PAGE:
HELLO {digital} WORLD!

When I was in grade 7, our Math class had one computer in the corner of the room. It mostly collected dust, but a few times a year the students would have a turn “coding” – going through a progression of instructional cards that would “teach” us how to make the computer do things. BASIC was a good word for it, because it was so directed and specific, it wasn’t even fun! Honestly, it felt like a foreign language. But, I would take my turn, follow the directions, and couldn’t care less when I successfully produced “Hello World” or this one below… (do you get it?)


Photo Credit: nichestitch via Compfight cc

Once the digital age exploded in the 90’s and 2000’s, I was actually good at coding. In 1995 my employer asked me if I could recreate a job search app using Microsoft Access 2.0 – by copying the database architecture of a similar DOS-based program. Through lots of trial and error, I did it! In later jobs, I continued to be “computer-savvy”, and I eventually learned HTML, CSS and SQL, along with hardware, many more software programs (apps) and networking. People used to ask me how a university degree in Music had led me to be in the IT field, to which I replied that Music is very logical and mathematical. In fact, over 2000 years ago music was known as one of the areas of Science. The fascination with music and its affect on our world is still alive today:


So why do I digress into music, when I started by discussing coding?

I recently read the article This is Why Kids Need to Learn How to Code, and the author concludes that teaching coding develops problem solving, (digital) confidence and understanding the impact any of us can have on the world. I would speculate that developing these skills has always been important, and that they are simply repurposed skills which have evolved into the digital framework that we now need them to function within. The benefits of learning an instrument, which used to be so important in school, is perhaps evolving into coding.

Now, I may get some backlash supporting the continuation of music programs. I absolutely appreciate music and believe that it, like learning an additional language, develops different, important parts of the brain. We do need these subjects in schools. Perhaps a better way to frame my proposal is that the connections between music, languages, science and coding, offer a variety of cross-curricular opportunities that can enhance learning for students.

The benefit of coding is that students love it! There are a variety of apps available that allow for exploratory, differentiated learning that can engage everyone in the classroom. I have used Hour of Code before, so today I played around with Scratch, and found the  interface, although complex, has tutorials to help students learn how to navigate the program and their code. At the same time, it is possible to just play around and discover on your own, while building on the skills that you do have.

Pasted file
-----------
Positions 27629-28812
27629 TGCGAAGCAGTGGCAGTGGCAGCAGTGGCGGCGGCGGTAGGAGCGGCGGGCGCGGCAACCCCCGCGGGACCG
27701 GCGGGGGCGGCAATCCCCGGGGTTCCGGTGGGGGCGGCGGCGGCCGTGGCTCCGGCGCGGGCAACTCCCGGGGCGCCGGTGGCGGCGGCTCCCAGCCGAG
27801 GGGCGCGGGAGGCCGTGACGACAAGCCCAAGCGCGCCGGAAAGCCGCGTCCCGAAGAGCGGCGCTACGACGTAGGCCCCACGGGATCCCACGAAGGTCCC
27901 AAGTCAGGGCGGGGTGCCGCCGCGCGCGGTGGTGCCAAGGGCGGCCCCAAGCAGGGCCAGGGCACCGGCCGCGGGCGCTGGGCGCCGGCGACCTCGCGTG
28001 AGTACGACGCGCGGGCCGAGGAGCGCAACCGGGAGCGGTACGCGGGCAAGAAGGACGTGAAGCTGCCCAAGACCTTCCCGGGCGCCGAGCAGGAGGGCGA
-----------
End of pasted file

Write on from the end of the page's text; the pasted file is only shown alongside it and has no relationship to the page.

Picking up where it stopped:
Staying on my music theme, I started with an alternating drumbeat on counts 1 and 3 for 8 beats. Then I selected Singer1, recorded my voice singing C, D, and E notes, and assigned them to the computer keys 1, 2, and 3. Then I threw in a backup choir singing a G note, a cowbell and if I didn’t have a lawn to mow, I could have kept going! The tutorial was interactive and gave me tips that I needed as I progressed. This definitely would appeal to the creative student, while organically teaching them coding at their own rate.

Scratch screenshot

Although this is a far cry from my first “Hello World” program, much of the logic is the same. Teaching our students to code using programs like these, in whichever capacity engages them, can develop the transferable skills they will need to confidently problem solve in the evolving digital world.


From Barbie Girl to Booty Call

As I watched the CBC documentary,”Sexted Up Kids“, I wasn’t really surprised. I’ve lived through my own daughters growing up in the last 20 years and have seen changes in young girls evolving first hand. I remember feeling a little uncomfortable when the song Barbie Girl by Aqua came out in 1997 and 4-7 year old girls were dancing and singing to this song.

Full lyrics here: Aqua – Barbie Girl Lyrics | MetroLyrics

Hearing little girls sing the lyrics, “You can brush my hair, undress me everywhere” and “Kiss me here, touch me there, hanky panky” was more than a little unnerving! However, I think most parents shrugged it off by reasoning, “they don’t understand the meaning of the lyrics, so what’s the harm?” After all, many of us had given our own parents a similar argument for listening to controversial lyrics in the 80’s (for example, by Metal Bands like  Motley Crue). Just because we sang the words, it didn’t mean we agreed with the message or professed to do those acts!  So I see this acceptance of messages like “Barbie Girl” as the beginning of the KAGOY factor in marketing. The slippery slope of “age-appropriateness” changed the offline culture of pre-adolescent girls and set the stage for an troublesome collision with the soon-to-evolve online public presence.